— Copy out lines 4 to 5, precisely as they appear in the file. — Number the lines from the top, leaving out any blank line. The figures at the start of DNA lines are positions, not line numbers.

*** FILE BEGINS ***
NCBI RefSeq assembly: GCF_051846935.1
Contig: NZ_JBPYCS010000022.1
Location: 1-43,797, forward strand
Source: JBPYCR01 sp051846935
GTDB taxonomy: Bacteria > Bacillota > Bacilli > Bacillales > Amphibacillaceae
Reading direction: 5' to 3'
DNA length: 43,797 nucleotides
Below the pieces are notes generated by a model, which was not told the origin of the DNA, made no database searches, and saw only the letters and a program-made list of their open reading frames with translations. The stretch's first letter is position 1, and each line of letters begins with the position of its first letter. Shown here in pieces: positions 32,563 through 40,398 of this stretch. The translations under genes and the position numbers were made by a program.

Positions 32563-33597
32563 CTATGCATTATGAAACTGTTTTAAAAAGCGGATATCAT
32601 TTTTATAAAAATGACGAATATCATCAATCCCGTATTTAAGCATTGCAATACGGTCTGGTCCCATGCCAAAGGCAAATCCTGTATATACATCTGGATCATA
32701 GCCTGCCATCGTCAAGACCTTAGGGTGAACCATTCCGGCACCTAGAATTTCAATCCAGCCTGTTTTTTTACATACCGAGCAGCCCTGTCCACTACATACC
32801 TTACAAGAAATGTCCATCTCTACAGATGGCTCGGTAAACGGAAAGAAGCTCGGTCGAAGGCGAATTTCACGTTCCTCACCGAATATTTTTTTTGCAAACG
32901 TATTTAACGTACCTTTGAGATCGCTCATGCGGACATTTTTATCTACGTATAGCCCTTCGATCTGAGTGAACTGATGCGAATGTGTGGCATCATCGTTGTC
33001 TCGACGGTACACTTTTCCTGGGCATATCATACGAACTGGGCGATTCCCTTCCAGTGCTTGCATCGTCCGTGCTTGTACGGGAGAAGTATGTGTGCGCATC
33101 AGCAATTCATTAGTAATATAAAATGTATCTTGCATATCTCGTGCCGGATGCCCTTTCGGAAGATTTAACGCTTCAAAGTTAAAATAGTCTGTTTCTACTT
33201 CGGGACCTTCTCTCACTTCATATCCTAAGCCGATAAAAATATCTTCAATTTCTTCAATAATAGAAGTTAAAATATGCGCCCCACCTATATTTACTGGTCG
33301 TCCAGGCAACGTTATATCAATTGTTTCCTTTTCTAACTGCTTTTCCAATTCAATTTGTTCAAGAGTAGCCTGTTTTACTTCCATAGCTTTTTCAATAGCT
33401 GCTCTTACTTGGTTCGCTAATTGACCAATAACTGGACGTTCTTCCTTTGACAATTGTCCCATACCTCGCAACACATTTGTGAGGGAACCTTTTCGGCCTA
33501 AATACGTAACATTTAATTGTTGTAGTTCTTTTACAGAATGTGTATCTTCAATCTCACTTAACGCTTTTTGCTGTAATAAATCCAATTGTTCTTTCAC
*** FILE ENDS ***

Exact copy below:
Source: JBPYCR01 sp051846935
GTDB taxonomy: Bacteria > Bacillota > Bacilli > Bacillales > Amphibacillaceae